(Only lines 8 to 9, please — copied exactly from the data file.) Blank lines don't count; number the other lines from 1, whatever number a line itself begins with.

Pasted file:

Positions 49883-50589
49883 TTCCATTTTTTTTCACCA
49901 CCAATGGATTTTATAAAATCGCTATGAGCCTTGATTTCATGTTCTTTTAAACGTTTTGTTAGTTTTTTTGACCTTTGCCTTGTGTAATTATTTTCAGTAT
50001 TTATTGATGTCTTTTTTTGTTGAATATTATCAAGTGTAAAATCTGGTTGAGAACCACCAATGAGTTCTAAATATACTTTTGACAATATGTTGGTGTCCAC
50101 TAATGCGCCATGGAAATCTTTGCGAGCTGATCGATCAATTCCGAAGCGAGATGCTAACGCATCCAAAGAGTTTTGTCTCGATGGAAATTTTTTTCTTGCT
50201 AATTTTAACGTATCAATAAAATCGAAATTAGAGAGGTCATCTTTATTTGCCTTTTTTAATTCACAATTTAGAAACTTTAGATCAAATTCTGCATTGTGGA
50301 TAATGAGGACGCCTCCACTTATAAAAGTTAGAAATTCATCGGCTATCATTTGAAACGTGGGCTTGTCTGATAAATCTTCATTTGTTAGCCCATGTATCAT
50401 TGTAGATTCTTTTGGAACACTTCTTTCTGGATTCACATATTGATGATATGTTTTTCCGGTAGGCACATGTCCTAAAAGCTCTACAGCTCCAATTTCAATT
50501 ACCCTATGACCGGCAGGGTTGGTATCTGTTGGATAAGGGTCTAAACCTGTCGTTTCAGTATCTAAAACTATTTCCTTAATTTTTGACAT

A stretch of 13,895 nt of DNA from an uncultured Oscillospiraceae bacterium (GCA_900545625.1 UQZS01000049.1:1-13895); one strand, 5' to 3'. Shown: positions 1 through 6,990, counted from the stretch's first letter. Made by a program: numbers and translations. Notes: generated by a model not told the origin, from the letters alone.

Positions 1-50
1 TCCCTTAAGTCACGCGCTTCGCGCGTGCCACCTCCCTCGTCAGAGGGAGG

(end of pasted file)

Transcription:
50401 TGTAGATTCTTTTGGAACACTTCTTTCTGGATTCACATATTGATGATATGTTTTTCCGGTAGGCACATGTCCTAAAAGCTCTACAGCTCCAATTTCAATT
50501 ACCCTATGACCGGCAGGGTTGGTATCTGTTGGATAAGGGTCTAAACCTGTCGTTTCAGTATCTAAAACTATTTCCTTAATTTTTGACAT